A - Our legislative action arm, FRC Action, produces voter guides. You can find the current voter guides here. You can find Republican and Democrat party platform comparisons here. FRC Action also offers Congressional Vote Scorecards for members of Congress. You can find the most recent scorecard here. Finally, you may also want to contact your state's family policy council (FPC) for information they may have: frc.org/states.Need more voter resources? Find FRC Action's resources here.
A - To access resources mentioned during our "Washington Watch" radio program, please visit tonyperkins.com.
A - To access resources mentioned during a “Pray Vote Stand” broadcast, please visit prayvotestand.org.
A - The mission of the Center for Biblical Worldview is to equip Christians with a biblical worldview and train them to advance and defend the faith in their families, communities, and the public square. We believe a person exhibits a biblical worldview when their beliefs and actions are aligned with the Bible, acknowledging its truth and applicability to every area of life. Visit frc.org/worldview to learn more. To read about what the Bible says about a range of issues, check out our Biblical Worldview Series at frc.org/worldview-series.
A - Family Research Council was founded in 1983 with the mission to champion marriage and family as the foundation of civilization, the seedbed of virtue, and the wellspring of society. FRC shapes public debate and formulates public policy that values human life, upholds the institutions of marriage and the family, and defends religious liberty. Believing that God is the author of life, liberty, and the family, FRC promotes the Judeo-Christian worldview as the basis for a just, free, and stable society.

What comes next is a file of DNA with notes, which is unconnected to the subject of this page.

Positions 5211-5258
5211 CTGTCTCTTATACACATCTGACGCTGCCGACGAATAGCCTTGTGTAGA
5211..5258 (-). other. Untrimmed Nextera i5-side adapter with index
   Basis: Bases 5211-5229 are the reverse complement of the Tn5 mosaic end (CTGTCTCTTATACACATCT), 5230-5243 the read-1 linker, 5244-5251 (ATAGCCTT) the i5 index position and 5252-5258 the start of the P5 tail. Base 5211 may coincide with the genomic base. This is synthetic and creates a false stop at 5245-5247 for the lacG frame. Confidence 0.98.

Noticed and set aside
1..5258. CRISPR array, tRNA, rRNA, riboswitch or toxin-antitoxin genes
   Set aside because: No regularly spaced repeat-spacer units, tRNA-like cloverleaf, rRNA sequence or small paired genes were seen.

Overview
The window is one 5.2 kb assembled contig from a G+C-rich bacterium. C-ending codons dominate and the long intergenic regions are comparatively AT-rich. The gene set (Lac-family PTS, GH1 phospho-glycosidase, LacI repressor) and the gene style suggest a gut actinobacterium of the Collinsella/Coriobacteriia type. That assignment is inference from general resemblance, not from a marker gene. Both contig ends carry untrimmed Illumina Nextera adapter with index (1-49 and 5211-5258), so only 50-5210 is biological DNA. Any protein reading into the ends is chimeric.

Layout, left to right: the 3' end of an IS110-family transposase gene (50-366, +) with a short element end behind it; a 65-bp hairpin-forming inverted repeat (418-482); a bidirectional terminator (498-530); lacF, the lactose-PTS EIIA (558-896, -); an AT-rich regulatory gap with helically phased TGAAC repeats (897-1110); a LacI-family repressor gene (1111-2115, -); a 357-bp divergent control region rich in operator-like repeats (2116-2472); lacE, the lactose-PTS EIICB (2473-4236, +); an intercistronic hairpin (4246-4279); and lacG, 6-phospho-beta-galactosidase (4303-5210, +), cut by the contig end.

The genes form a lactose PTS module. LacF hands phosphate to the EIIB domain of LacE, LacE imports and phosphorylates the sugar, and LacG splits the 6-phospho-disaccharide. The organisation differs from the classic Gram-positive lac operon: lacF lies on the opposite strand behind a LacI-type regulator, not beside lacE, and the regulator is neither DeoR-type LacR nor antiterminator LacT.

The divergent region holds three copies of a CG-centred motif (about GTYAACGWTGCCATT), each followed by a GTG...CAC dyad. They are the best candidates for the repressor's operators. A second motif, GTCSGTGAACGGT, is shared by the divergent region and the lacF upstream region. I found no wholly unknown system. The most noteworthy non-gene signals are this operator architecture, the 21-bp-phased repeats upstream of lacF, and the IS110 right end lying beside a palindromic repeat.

FRC is based in Washington, D.C., which enables our staff to voice your values to leaders publicly and privately. Our location also makes FRC an effective watchdog, exposing secret attempts to advance the liberal agenda.
A - While we are not open to the public or for drop in visitors, tours can be scheduled ahead of time.
To schedule a visit, please call us at 1-800-225-4008 or 202-393-2100.
A - FRC has two offices: Our main office in Washington, D.C. and our Constituent and Information Services building in Holland, Michigan.
You can find a list of current job openings here.
To apply for a job, please submit your resume and cover letter (including salary requirements) by email to firstname.lastname@example.org, by fax to 202-393-2134, or by US Mail to the following address:
Family Research Council
801 G Street, NW
Washington, DC 20001
A - Read about our volunteer opportunities here.
A - Yes. FRC offers an internship program in Washington, D.C. for college-aged students and post graduates. You can learn more about this exciting and transformative internship program here.
Please know that all requests are kept in the strictest confidence.
A - FRC will gladly take anyone's prayer request. Once prayer requests are submitted, they are distributed among the various departments at FRC and prayed for by our staff members.
Customer Service Issues:
A - You are more than welcome to link to FRC's website. However, you must seek our permission before using FRC's website graphics. Please email us your specific request.
Thank you very much for helping us promote the values of faith, family, and freedom.
A - We are pleased that you find FRC's publications to be valuable resources and are interested in making them available to others seeking information on the subjects we cover. We hereby consent to your request, subject to the following terms and conditions.
The item must be taken in full and without alteration, unless it can be condensed without altering its meaning and such condensation is noted.